After the Meeting

What do they know,
these slim, dark forms
still singed with crack-fire,
curving into their
church basement seats?

Later they will sleep—
bunked, bed-checked,
light as gas or ether,
while slivers of night
hang high above them,
lit by a cold north star.

For now, they spill out
from transport vans,
and after the meeting
troop up to the podium,
billets in hand. I sign them,

every one, in the raw
unfiltered ink-black blood
of my own unfinished
disease.

 

by C.W. Emerson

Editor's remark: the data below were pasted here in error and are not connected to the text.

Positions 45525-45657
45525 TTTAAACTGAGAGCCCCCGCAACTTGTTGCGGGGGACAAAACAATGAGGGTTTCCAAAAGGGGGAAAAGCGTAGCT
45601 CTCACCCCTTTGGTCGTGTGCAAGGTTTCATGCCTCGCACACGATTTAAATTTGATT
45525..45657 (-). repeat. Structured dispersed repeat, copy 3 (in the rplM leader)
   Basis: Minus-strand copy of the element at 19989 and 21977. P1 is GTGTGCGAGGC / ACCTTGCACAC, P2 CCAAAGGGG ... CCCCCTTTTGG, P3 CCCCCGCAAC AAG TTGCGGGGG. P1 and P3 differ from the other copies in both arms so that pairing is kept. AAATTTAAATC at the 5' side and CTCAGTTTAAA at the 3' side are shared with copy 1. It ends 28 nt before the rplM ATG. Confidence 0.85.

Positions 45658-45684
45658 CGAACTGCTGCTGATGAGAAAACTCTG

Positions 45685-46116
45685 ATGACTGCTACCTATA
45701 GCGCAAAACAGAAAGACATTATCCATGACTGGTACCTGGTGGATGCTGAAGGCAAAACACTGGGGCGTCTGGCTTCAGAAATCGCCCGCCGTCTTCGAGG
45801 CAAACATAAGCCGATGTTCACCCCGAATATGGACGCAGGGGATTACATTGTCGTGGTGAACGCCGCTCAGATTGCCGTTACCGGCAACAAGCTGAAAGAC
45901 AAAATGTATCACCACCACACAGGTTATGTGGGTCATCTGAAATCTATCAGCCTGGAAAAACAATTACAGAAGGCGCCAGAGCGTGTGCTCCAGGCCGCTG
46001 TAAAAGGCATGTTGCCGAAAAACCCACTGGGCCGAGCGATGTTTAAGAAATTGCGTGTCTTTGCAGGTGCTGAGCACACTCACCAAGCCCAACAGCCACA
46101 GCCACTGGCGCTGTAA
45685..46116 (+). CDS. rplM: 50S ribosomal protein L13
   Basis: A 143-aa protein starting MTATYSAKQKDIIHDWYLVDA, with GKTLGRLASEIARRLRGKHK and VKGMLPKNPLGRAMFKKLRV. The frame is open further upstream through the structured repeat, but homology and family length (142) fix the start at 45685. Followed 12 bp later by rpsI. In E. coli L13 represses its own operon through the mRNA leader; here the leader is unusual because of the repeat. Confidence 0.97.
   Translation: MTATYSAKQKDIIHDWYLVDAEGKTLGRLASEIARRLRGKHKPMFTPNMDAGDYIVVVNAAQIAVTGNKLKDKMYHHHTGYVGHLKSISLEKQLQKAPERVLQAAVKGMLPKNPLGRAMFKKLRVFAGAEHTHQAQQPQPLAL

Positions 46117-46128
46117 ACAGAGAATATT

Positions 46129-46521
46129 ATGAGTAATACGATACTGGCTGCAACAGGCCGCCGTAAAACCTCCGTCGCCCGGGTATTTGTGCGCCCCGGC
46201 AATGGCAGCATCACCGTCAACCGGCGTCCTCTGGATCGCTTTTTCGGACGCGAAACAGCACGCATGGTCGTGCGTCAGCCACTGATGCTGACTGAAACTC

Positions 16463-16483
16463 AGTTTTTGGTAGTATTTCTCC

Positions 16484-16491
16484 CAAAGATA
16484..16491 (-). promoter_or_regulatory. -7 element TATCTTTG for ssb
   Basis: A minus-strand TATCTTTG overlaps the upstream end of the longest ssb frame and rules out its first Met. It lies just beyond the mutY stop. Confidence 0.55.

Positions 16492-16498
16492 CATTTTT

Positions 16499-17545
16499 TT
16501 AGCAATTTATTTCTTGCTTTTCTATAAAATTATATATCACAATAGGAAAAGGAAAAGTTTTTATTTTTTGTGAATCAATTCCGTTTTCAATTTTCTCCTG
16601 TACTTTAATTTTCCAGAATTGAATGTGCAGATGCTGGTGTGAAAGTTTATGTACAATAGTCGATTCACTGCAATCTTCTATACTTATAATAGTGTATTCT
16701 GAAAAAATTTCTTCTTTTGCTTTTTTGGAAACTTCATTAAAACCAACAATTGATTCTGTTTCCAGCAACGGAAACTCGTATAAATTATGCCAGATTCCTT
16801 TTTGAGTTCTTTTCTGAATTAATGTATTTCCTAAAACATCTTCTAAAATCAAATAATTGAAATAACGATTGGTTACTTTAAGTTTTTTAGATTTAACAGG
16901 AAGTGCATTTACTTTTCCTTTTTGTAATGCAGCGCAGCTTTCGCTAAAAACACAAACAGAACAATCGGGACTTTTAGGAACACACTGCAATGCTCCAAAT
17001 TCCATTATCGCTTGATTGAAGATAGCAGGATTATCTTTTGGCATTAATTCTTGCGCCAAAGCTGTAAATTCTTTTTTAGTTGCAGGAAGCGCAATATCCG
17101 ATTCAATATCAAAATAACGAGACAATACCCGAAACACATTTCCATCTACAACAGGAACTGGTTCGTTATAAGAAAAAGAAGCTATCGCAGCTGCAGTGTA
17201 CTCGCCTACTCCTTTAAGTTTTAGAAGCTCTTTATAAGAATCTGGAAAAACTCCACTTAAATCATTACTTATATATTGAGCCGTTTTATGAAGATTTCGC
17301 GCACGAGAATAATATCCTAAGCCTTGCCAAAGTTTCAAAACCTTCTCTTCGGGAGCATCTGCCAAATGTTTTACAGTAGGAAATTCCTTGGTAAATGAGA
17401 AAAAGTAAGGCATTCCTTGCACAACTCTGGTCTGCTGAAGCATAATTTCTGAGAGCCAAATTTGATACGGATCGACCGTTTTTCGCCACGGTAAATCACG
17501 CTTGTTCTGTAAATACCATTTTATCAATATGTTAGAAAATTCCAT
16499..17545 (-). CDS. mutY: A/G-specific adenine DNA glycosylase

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C.W. (Chris) Emerson’s work has appeared or is forthcoming in journals including Atlanta Review, Crab Orchard Review, Greensboro Review, The American Journal of Poetry, Tupelo Quarterly and others. Emerson was a finalist for the 2017 Two Sylvias Chapbook Prize, the New Millenium Award for Poetry, and the New Letters Prize for Poetry. He lives in Palm Springs, California where he works as a clinical psychologist, and studies with poet Cecilia Woloch.

 

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